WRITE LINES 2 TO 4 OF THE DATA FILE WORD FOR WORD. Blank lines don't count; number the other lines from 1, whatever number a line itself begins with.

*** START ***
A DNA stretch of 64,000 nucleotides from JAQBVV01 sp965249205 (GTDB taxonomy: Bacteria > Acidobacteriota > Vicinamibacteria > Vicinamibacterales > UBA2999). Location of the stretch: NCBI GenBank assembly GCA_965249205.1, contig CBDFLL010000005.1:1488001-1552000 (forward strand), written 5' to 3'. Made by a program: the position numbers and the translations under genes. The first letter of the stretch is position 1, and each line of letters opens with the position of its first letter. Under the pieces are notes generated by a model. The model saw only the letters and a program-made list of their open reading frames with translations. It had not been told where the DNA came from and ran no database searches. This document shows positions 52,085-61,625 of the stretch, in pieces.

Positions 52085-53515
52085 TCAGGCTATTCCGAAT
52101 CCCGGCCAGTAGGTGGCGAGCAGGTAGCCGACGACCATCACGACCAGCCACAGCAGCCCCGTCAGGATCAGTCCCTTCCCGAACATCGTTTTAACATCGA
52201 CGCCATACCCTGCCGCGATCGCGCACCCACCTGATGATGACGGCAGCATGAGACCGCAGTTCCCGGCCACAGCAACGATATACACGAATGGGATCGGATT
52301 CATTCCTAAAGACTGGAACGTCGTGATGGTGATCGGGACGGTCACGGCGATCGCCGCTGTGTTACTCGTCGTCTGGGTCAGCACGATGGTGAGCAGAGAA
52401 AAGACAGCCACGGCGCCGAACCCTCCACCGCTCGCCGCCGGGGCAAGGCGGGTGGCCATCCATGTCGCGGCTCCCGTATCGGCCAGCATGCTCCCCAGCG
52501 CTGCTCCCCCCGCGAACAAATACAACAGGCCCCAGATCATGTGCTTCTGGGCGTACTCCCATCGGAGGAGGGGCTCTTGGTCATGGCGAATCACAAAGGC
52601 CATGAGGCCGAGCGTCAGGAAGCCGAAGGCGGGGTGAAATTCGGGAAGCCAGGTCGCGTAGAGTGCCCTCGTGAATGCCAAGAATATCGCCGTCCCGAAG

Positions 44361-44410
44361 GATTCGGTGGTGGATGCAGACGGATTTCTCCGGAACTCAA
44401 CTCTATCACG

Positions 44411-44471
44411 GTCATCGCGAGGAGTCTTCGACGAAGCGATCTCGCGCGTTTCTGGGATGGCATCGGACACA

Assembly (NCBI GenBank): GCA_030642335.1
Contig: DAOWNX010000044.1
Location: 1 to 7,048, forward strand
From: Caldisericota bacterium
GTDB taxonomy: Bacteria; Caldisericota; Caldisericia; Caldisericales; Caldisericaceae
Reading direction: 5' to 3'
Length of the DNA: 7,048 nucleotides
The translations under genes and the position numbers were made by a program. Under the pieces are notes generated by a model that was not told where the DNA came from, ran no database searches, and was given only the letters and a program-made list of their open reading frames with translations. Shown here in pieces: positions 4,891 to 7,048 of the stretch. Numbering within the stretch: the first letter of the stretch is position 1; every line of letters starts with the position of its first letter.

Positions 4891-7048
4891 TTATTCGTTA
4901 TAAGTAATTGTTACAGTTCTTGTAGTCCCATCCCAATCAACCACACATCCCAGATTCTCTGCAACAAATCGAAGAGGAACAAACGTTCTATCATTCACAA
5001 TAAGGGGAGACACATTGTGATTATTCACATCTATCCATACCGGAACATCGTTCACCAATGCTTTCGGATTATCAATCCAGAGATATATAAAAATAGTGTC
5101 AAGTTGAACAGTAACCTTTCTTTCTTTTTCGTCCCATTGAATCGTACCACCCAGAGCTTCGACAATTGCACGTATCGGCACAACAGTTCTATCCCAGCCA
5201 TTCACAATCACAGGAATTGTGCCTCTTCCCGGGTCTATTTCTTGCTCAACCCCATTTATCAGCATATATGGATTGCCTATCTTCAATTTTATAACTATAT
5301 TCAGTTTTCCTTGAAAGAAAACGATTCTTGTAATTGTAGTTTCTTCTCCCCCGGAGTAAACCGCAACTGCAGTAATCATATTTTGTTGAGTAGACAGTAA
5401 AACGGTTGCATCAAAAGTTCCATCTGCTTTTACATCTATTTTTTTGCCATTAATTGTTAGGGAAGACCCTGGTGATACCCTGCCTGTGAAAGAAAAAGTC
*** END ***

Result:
Positions 52085-53515
52085 TCAGGCTATTCCGAAT
52101 CCCGGCCAGTAGGTGGCGAGCAGGTAGCCGACGACCATCACGACCAGCCACAGCAGCCCCGTCAGGATCAGTCCCTTCCCGAACATCGTTTTAACATCGA